As 2021 draws to a close, I’ve started to mark my calendar for the usual Christmas festivities. I’ve started shopping for gifts, organising a get-together for friends, and am looking forward to the year-end holiday as a time to wind down and enjoy some time with loved ones over a good meal and cosy conversations.
My husband and I have already decorated our mini-Christmas tree, which stands proudly on our dining table.
Recently, however, I met one group of Christians who’ve been preparing for Christmas in a very different way.
The team behind Celebrate Christmas in Singapore (CCIS), an event held in the heart of town every year since 2004, has been busy shining a spotlight on the birth of Jesus—and they haven’t let the pandemic stop them.
In a recent video call with some of their committee members, I discovered a dedicated, faithful team who don’t mind spending their Christmas out and about, working when everyone else is taking a break.
Bringing the Christmas Message to the Masses
For nearly 20 years, the inter-denominational charity has been organising festive street performances and carolling, art and light displays, and interactive booths and games in the lead-up to Christmas.
The hope of this large-scale celebration, its chairman Louis Tay told me, is to remind people about the real meaning of Christmas.
“Before we started organising this, Christmas at Orchard Road was just about people trying to sell you something every step of the way, and places were playing all kinds of Christmas music,” recalls Ang Puay Koon, a longtime volunteer. “It didn’t feel right—this isn’t what Christmas is about, and it shouldn’t be celebrated that way.”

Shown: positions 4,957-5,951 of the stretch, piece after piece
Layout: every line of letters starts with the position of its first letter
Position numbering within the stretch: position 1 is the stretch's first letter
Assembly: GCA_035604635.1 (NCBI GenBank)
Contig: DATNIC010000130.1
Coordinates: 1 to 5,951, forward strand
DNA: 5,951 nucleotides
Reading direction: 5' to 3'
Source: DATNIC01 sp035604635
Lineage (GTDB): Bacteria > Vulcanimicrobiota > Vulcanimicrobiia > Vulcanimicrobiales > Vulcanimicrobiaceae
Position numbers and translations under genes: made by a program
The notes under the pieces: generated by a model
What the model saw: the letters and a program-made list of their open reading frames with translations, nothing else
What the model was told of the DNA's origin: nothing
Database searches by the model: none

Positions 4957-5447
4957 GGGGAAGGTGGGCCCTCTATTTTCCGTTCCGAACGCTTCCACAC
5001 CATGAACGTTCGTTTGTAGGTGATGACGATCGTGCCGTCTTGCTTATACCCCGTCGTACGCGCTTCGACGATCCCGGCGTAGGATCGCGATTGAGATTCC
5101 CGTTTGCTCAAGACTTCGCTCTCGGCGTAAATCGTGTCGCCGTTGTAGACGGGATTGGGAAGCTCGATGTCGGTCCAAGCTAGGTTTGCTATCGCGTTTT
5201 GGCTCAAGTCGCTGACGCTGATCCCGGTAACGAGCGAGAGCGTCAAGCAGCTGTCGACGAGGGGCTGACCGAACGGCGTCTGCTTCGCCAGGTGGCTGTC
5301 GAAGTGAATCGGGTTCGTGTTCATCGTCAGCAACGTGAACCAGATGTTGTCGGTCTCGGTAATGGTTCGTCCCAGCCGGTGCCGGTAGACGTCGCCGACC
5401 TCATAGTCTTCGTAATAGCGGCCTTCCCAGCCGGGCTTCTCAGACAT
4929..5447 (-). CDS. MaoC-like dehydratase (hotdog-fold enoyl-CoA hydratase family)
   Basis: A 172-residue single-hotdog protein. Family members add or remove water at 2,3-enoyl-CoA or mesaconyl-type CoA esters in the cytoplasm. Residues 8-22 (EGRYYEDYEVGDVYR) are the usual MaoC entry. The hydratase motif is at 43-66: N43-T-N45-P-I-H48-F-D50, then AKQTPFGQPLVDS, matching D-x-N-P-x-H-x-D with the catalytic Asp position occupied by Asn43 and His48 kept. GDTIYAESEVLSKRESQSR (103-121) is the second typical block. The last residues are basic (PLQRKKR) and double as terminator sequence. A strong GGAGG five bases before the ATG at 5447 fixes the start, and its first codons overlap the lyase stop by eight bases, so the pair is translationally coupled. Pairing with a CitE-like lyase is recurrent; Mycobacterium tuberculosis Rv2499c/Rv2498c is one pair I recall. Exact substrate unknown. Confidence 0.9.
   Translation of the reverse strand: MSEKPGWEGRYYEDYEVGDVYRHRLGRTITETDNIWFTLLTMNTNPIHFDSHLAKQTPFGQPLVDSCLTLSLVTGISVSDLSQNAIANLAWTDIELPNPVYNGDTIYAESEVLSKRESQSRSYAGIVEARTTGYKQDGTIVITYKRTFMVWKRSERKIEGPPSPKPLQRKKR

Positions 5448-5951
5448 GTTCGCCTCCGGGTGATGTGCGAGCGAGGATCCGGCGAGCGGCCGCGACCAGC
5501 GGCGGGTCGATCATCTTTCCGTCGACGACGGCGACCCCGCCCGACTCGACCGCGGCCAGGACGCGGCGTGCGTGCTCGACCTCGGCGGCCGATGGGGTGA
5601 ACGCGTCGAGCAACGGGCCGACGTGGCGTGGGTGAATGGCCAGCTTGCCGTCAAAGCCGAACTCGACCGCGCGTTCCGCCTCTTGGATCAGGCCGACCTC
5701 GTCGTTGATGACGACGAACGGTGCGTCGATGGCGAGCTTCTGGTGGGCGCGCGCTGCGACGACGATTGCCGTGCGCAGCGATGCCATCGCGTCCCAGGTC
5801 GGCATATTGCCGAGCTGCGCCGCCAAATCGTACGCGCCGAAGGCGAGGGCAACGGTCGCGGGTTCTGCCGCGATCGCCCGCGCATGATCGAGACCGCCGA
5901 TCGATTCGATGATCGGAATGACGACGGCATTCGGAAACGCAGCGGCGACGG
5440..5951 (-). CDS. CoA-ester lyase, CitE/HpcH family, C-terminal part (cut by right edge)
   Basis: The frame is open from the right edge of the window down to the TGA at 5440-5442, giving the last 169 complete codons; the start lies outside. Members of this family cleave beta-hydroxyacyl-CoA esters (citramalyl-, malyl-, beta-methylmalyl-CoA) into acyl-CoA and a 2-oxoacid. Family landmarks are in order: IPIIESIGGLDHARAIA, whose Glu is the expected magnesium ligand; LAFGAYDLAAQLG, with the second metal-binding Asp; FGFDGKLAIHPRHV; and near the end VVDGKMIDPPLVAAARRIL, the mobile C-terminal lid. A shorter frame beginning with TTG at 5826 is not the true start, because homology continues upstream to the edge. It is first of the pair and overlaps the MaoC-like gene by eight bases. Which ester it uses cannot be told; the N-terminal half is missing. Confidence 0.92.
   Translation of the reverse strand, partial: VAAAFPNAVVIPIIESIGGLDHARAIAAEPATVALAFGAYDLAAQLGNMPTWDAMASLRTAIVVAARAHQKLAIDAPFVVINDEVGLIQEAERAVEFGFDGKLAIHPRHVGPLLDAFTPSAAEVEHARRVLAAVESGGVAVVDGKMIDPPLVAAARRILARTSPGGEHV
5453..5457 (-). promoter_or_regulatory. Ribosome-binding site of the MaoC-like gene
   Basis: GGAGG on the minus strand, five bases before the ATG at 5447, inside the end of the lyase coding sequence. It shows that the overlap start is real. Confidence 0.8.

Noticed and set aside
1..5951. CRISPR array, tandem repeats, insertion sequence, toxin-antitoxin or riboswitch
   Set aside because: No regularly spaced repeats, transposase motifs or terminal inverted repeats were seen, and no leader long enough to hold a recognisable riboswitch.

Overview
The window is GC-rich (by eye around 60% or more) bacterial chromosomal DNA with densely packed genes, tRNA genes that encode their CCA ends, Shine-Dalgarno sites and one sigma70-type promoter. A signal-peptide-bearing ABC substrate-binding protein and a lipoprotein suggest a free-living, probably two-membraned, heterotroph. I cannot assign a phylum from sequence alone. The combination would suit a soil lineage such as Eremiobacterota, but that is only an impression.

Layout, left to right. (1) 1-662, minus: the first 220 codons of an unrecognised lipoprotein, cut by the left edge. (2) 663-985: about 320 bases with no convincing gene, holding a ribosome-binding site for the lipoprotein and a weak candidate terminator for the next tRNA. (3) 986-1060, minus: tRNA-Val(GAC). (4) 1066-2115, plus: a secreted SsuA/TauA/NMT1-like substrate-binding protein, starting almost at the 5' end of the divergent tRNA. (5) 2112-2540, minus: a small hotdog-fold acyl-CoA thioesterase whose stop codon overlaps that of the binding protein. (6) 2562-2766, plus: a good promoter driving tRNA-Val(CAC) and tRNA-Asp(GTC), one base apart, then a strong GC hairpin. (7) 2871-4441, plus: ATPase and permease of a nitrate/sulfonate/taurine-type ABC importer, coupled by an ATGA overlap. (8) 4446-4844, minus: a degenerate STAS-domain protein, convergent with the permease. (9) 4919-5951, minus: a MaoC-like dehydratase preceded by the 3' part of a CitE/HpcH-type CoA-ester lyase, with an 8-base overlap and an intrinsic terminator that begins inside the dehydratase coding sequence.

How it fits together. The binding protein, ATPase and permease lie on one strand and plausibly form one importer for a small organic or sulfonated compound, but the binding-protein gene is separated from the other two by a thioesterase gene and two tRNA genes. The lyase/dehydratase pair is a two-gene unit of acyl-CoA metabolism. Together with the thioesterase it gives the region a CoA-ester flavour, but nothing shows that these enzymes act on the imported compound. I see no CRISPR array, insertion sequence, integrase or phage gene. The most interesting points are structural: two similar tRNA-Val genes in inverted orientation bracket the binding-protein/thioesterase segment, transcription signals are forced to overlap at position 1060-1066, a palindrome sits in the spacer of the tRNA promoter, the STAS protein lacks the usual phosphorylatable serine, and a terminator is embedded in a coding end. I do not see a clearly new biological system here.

Before Covid-19, the week-long annual festival used to draw as many as 10,000 visitors, with a concert on Christmas Day itself drawing over 30,000 people.
That, says CCIS logistics chairman Victor Ng, helped to change people’s impression of Christmas—and the Christian faith itself.
“People who had never stepped into a church stopped to see all these performances,” he says. “Many thought church was just about praying, but through the display and concert, they caught a glimpse of what Christmas and Christianity is all about.”
Some people even came to know the Lord as a result.
I was one of those who was personally touched by CCIS. About 10 years ago, while covering a story on Christmas as a reporter, I was struck by the enthusiasm of the volunteers, the scale of the celebrations, and the life-size nativity scene describing the Messiah’s birth.
A few days later, I stepped into a church for the first time in a number of years—and eventually committed myself to Christ.
From the Heart of Town into Homes
CCIS, however, will look very different this year.
As a result of Covid-19, plans for on-site celebrations have had to be shelved. Instead, on December 19, CCIS will be launching a Christmas musical, “Home for Christmas: The Gift”, on YouTube at 8 p.m. The 1.5-hour show will tell the story of what it means to find joy amid loneliness during the pandemic, and feature performances by local and foreign artistes.
They include Singaporean singer-songwriter Lou Peixin (also know as Miss Lou); South Korean worship team WELOVE; and 11-year-old Canadian singer Roberta Battaglia, who clinched the Golden Buzzer on America’s Got Talent last year.